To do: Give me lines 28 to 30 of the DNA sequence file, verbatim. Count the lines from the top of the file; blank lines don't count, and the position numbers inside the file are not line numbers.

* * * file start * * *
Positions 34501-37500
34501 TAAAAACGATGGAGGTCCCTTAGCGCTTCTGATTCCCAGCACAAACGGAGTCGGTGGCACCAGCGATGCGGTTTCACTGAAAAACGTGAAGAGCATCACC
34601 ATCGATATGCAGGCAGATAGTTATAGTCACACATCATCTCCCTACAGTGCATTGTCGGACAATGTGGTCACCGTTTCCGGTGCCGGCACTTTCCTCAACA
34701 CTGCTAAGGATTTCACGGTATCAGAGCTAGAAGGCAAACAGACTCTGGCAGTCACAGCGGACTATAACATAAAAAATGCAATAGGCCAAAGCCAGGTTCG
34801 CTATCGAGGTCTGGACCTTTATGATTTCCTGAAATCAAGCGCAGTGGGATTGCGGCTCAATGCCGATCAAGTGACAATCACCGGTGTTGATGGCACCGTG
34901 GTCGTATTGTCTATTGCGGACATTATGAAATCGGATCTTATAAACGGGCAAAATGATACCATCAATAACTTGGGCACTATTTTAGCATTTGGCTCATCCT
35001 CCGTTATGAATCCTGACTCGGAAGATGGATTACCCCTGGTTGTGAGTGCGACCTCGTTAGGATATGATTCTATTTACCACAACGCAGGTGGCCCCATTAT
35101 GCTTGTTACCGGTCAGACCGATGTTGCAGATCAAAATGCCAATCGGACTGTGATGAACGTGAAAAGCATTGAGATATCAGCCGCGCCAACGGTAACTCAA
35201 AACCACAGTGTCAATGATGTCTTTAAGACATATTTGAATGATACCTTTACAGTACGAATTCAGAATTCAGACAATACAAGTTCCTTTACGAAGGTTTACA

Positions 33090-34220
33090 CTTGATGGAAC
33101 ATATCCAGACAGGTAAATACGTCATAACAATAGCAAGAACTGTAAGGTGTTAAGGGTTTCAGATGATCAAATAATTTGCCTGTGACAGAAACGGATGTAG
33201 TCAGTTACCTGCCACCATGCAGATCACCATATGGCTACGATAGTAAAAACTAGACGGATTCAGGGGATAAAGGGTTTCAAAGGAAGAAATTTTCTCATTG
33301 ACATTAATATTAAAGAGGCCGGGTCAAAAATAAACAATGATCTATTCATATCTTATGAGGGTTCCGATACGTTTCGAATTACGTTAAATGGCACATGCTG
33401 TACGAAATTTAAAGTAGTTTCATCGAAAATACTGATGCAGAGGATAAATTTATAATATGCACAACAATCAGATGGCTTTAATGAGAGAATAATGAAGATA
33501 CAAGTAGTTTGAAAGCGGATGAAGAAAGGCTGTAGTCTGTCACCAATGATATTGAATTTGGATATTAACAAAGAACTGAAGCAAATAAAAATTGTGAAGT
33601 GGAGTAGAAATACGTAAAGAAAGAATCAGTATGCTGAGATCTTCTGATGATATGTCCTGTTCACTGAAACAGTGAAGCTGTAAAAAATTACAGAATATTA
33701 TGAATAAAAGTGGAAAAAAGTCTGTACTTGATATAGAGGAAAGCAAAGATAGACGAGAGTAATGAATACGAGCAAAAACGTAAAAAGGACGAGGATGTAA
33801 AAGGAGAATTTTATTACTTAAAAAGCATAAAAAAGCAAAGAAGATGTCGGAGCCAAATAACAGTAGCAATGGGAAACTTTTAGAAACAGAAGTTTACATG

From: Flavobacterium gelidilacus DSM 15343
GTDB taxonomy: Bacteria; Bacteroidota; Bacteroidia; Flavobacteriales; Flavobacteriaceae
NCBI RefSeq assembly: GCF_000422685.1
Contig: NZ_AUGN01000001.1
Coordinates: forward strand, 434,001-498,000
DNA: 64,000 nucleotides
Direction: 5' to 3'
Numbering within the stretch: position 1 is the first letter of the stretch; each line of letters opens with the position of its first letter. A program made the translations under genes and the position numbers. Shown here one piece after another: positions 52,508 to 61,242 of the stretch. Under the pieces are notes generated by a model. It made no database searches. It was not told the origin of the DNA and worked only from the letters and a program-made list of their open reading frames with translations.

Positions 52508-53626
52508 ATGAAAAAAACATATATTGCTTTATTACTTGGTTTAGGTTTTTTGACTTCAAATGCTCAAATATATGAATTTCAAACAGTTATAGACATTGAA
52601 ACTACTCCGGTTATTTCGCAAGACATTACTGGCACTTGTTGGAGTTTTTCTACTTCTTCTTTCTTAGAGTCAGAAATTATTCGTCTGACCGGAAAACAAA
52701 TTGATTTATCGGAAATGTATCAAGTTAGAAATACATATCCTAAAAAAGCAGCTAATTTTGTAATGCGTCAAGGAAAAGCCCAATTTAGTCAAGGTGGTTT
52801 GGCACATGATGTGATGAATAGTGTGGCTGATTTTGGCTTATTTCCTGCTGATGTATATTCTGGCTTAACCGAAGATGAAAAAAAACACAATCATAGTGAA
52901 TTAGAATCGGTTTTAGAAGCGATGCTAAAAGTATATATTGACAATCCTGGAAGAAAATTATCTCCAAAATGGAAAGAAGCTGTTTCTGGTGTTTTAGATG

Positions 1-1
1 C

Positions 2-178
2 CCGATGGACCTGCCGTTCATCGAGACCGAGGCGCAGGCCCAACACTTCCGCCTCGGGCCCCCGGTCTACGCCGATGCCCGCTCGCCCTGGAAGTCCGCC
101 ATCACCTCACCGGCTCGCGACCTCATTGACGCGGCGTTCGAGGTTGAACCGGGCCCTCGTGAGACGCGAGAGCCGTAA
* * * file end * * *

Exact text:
Positions 52508-53626
52508 ATGAAAAAAACATATATTGCTTTATTACTTGGTTTAGGTTTTTTGACTTCAAATGCTCAAATATATGAATTTCAAACAGTTATAGACATTGAA
52601 ACTACTCCGGTTATTTCGCAAGACATTACTGGCACTTGTTGGAGTTTTTCTACTTCTTCTTTCTTAGAGTCAGAAATTATTCGTCTGACCGGAAAACAAA